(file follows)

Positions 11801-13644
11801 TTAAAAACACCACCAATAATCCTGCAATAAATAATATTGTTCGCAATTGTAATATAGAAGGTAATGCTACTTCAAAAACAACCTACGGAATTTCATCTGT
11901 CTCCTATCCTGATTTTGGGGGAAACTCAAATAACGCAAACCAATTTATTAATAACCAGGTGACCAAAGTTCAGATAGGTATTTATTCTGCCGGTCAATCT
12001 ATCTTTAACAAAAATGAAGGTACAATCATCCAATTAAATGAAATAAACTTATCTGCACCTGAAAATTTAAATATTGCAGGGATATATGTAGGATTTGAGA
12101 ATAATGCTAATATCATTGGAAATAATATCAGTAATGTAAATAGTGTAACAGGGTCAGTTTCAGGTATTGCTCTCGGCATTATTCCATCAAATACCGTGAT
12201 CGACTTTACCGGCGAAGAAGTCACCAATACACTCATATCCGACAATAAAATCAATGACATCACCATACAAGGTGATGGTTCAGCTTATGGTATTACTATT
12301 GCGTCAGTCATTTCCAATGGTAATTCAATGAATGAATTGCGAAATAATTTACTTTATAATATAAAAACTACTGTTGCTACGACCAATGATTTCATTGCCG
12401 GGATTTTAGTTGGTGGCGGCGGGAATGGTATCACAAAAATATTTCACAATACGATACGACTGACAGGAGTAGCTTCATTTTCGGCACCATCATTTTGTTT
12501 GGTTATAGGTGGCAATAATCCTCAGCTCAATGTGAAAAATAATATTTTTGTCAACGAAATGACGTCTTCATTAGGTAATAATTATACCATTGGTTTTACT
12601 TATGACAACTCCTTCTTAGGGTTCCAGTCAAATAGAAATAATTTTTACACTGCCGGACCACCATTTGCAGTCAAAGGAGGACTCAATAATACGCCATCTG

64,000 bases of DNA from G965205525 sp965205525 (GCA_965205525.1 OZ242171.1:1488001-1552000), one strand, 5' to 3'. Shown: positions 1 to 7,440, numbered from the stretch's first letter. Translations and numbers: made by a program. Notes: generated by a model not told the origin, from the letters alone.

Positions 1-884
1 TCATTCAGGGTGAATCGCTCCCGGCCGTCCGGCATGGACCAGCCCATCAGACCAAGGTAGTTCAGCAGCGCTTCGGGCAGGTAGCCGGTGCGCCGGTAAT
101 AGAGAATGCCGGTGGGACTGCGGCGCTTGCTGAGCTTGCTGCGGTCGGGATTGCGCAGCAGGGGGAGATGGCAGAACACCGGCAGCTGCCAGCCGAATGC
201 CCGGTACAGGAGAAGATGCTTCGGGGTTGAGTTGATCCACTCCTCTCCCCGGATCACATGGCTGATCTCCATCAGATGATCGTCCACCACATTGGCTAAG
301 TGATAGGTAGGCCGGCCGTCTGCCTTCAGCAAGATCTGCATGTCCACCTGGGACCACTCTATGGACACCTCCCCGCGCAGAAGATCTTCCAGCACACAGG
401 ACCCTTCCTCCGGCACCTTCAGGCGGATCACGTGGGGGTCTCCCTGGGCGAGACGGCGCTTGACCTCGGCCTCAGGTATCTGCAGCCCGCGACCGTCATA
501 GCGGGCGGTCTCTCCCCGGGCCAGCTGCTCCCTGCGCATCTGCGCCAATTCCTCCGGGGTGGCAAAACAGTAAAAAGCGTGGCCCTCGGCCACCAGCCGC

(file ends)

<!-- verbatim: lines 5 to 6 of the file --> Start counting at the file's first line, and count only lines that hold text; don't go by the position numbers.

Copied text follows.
12101 ATAATGCTAATATCATTGGAAATAATATCAGTAATGTAAATAGTGTAACAGGGTCAGTTTCAGGTATTGCTCTCGGCATTATTCCATCAAATACCGTGAT
12201 CGACTTTACCGGCGAAGAAGTCACCAATACACTCATATCCGACAATAAAATCAATGACATCACCATACAAGGTGATGGTTCAGCTTATGGTATTACTATT